6. I did Discrete Math. I was pleased with the paper, for many of the questions were similar to the past papers. Only a few things I didn't know, but the proofs as always are impossible for me. haha
  7. If you want to do an EE in music, you need substantial music theory knowledge, since your entire paper is basically analysis on a piece (or a series of pieces). How much do you know? I wrote mine on Fryderyk Chopin's Fantaisie in F Minor, Op. 49.
  8. I think I did better on WL1 since I spent more time on it. WL2 was rather rushed, and it wasn't entirely bad, but it definitely was not my best piece of writing.
  9. Define your parameters before writing your essay. By that, I mean define knowledge and progress. Then, make a list of the areas of knowledge, and figure out which ones you can incorporate the best/are contrasting/have good specific examples.
  10. In Math, for our school, we are required to do the option that our school has chosen because now, IB only sends that option, not all 4 for Paper 3. I'm not sure if IB is doing this for all optional papers, as I did Chemistry and Physics last year, and I did options that I studied by myself (Environmental/Drugs & Medicine, and Astrophysics/Nuclear & Quantum). Fortunately we had textbooks that covered all the options, so I just studied from those, and revised heavily on past papers.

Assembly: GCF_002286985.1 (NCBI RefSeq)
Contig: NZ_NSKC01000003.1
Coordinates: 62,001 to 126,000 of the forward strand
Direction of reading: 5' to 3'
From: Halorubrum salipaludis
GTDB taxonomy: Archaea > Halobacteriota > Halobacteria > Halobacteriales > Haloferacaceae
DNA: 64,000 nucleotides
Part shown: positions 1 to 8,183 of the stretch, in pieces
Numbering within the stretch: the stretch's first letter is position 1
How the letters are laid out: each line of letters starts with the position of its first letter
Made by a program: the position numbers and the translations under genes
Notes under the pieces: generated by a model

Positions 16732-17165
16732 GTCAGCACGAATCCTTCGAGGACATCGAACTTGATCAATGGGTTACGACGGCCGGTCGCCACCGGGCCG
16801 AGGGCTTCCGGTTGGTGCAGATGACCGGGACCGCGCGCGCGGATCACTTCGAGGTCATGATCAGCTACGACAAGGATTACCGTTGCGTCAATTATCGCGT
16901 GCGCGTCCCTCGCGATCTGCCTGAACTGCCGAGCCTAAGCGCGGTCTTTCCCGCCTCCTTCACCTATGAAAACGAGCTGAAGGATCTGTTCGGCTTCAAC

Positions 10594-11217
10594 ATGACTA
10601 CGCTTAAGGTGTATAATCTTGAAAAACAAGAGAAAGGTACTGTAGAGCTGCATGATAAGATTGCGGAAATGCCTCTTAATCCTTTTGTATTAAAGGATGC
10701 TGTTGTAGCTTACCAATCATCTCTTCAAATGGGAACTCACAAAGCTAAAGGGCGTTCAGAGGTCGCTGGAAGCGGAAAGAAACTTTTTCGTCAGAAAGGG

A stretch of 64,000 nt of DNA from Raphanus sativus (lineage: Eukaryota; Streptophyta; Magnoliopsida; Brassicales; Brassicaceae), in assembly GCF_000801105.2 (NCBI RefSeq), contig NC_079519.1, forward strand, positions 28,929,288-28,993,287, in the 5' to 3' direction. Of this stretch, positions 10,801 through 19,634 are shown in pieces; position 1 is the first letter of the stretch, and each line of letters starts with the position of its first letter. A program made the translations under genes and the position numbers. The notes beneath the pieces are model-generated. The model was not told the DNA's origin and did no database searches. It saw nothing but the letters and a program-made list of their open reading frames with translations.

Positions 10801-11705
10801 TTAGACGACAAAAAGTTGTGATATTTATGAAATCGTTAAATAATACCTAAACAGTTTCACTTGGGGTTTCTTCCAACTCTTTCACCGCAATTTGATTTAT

11. I agree with soadquake981. P2 wasn't that hard at all, but there was just a lack of time. When I started, I immediately began on Section B so I wouldn't leave it to the end, and so I ended up not doing 2 Part A questions and most of the Question 14 I think it was on B.